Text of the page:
Global retailers like AutoZone are using big data to customize selection at the local retailer level. For example, AutoZone customers in Waco, TX might find a deal on shocks that wouldn’t be available at other AutoZones, while customers in Mulberry, FL might find a special deal on bug deflectors. AutoZone is adjusting its inventory at some of its 5,000 locations based on information gleaned from multiple databases. There are a number of startup database companies now appealing to large retailers’ needs for a faster and more efficient approach to data collection and management.
Retailers are now relying on “Big Data” to capture more customer information. Big data is defined as data sets so large and unwieldy that it is difficult to manage, process, and capture data on traditional database systems. Big data allows analysts to explore relationships beyond basic correlations. For example, Google can better predict a flu outbreak than the CDC using big data gathered from customer search terms. Using big data, Walmart found that during storm preparation, customers bought flashlights and pop-tarts, although no causal relationship exists. Big data also helped analysts realize that credit scores can help predict who needs a reminder to take medicine.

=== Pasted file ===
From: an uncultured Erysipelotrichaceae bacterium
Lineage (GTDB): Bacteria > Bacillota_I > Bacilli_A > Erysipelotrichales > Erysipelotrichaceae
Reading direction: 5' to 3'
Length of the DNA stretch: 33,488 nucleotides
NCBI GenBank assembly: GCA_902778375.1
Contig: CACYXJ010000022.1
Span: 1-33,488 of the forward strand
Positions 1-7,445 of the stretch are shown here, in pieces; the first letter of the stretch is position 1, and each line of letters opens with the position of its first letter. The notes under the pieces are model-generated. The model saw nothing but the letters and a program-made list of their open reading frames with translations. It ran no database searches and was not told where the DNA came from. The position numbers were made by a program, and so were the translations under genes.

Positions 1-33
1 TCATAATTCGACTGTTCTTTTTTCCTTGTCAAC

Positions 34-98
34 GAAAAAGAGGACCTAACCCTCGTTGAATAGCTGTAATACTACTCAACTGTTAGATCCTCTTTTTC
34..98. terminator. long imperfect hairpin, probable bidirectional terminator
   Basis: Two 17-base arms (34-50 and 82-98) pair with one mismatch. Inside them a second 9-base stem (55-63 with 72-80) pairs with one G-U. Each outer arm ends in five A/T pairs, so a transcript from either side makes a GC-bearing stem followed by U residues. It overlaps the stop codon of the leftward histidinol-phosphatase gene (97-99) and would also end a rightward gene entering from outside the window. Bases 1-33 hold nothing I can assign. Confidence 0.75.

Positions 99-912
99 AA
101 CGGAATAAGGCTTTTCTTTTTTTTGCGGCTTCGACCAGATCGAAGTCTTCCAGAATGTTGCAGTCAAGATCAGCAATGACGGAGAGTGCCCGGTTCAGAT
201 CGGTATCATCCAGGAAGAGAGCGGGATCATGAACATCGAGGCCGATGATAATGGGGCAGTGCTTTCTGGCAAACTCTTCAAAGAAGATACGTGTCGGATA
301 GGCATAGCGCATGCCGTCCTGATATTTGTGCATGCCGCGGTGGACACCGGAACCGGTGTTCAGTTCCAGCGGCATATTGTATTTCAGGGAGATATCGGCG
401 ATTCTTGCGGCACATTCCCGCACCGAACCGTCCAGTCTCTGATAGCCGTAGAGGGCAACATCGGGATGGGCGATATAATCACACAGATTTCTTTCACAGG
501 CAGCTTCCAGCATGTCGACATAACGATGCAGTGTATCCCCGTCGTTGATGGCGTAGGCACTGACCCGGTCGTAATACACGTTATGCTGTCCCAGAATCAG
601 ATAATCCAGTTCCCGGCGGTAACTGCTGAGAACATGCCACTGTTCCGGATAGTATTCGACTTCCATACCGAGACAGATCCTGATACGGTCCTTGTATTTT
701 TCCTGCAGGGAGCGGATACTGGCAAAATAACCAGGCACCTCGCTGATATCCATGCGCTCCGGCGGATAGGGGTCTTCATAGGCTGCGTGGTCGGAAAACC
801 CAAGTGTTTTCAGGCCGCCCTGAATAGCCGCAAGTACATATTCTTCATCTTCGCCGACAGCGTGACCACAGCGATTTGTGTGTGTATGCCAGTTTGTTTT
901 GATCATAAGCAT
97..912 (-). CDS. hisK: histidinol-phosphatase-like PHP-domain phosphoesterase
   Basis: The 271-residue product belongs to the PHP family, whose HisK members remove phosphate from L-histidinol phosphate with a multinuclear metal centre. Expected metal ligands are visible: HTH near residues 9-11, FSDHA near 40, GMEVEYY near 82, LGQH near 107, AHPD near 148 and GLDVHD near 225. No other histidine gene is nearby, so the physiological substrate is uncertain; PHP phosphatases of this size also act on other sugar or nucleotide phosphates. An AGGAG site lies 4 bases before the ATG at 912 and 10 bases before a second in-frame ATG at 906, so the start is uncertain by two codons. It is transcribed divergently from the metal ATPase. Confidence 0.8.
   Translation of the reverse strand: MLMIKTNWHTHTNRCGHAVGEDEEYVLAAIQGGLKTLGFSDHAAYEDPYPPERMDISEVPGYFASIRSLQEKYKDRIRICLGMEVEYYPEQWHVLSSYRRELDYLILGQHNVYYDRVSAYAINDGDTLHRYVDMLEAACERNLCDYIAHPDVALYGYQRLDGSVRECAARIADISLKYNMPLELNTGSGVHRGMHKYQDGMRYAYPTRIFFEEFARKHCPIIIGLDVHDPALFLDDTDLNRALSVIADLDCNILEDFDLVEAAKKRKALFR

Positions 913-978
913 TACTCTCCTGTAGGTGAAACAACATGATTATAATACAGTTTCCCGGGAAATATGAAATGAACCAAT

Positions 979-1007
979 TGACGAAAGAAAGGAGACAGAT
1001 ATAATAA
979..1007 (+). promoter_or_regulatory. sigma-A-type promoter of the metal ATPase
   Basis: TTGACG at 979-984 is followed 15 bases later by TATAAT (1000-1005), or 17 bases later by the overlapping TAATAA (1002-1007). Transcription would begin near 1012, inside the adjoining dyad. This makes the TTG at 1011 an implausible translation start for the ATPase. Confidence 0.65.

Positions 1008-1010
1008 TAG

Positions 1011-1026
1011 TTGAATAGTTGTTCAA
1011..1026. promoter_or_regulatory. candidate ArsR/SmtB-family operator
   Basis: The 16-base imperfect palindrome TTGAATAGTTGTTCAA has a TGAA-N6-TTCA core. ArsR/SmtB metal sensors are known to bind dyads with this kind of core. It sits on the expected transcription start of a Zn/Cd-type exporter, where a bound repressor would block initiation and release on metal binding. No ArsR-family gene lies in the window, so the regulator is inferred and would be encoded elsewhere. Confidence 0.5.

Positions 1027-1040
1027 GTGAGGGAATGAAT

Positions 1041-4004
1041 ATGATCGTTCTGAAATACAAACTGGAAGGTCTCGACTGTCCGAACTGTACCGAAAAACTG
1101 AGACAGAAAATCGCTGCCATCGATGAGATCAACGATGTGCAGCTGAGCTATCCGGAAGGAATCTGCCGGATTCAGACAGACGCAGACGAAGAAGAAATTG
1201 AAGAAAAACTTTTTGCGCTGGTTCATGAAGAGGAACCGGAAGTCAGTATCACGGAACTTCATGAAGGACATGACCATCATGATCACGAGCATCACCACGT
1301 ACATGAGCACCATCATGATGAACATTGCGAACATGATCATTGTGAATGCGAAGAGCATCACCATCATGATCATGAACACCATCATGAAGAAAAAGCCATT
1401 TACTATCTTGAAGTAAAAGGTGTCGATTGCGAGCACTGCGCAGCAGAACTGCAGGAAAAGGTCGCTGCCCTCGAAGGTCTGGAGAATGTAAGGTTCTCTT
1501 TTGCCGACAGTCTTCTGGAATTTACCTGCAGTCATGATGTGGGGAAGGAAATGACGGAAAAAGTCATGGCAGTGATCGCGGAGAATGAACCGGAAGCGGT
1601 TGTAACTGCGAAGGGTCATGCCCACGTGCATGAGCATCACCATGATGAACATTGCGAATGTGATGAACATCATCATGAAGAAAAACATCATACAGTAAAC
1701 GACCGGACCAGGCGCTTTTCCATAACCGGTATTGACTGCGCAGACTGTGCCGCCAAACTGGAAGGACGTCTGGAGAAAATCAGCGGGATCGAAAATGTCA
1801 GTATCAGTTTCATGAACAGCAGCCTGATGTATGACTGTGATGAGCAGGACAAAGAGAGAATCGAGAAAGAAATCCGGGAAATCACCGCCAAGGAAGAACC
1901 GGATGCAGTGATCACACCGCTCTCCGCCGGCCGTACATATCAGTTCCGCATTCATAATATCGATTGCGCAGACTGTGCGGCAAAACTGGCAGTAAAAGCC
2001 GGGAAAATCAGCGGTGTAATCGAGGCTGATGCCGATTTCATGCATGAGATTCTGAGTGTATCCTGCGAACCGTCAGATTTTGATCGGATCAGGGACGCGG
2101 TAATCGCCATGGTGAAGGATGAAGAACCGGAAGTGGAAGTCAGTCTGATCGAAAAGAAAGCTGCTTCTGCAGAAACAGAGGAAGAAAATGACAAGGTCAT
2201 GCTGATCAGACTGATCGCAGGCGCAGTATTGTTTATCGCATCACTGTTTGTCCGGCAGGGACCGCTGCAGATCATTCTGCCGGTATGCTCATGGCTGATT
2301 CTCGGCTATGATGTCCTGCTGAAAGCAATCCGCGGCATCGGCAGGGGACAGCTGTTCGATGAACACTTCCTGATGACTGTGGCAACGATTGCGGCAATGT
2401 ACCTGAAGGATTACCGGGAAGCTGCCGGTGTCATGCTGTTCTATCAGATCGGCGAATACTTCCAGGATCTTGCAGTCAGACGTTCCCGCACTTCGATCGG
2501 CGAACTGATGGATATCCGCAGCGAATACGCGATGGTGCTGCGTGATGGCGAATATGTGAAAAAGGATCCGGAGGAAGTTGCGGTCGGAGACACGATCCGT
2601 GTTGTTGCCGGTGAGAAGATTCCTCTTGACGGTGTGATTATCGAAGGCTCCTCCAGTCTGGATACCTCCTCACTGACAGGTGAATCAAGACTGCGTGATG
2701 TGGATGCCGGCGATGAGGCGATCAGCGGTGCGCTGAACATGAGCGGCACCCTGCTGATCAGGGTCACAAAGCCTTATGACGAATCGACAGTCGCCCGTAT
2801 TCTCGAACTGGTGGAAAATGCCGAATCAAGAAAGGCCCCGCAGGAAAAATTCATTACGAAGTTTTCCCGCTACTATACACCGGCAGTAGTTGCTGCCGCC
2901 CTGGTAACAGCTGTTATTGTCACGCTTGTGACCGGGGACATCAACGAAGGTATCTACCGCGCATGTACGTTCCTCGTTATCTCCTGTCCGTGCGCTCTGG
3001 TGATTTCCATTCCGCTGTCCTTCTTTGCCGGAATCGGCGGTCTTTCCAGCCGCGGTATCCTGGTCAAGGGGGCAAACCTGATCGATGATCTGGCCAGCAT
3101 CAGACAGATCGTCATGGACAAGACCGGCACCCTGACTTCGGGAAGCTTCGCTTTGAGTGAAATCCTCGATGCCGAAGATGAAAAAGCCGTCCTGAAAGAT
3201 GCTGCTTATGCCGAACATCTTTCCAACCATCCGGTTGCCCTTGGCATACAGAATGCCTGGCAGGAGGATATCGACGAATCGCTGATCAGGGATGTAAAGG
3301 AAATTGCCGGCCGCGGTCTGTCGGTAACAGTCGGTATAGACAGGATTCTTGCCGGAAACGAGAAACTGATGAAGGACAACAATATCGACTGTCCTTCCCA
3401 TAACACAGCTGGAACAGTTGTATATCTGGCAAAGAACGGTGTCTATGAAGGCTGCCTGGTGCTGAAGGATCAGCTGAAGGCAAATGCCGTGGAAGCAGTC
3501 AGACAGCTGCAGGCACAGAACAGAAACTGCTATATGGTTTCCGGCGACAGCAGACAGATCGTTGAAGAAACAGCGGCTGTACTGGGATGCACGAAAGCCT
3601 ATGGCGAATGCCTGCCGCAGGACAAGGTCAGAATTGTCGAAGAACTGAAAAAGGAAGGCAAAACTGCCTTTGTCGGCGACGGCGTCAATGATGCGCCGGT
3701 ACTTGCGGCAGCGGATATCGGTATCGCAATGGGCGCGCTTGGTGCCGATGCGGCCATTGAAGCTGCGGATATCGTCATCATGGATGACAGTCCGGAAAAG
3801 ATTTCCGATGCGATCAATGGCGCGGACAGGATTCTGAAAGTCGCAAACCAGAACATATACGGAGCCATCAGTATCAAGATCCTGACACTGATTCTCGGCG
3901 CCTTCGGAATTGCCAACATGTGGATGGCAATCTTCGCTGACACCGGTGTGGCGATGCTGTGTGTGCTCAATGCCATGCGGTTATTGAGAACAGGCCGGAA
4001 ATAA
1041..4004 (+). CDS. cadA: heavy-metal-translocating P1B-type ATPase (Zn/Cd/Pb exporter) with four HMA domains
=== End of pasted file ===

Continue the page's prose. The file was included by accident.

Google, Amazon, and Facebook have been using big data for a while. Chevron uses multiple databases to process seismic images to search for new reserves of oil and gas. Sears and Walmart now use Big Data to aid in their marketing efforts.
The market for big data databases is worth $1.22 billion and is expected to double by 2014. In the past two years, 119 database software companies received $1.17 billion in venture capital funding. Conventional databases are written in SQL, but these databases can’t handle the large quantities of data generated by social media, mobile devices and other technologies. Only recently have research firms been able to capture unstructured data from the Internet.
Many of these new databases can be accessed over the cloud and don’t have the high maintenance or access costs of conventional databases. Other databases only charge a consulting fee. NuoDB, a startup database service, uses a cloud with an annual subscription fee. AutoZone uses NuoDBto quickly analyze data without freezing its system.
However, not all large corporations are quick to adopt this technology. For example, some financial services providers are sticking with conventional relational databases to speed up transactions. Some fear that with the new databases, there are higher risks of mistakes. Oracle, the largest database vendor, is developing new databases that no longer run on SQL. Online real-estate site Trulia uses one of Oracle’s open-source conventional relational database systems. However, as it began to grow, Trulia experimented with other databases to process some of the information on the 100 million U.S. homes in the company’s system.
1. What is Big Data?
2. How is Big Data used by retailers?
SOURCE: Rachael King and Steven Rosenbush, Wall Street Journal, March 13, 2013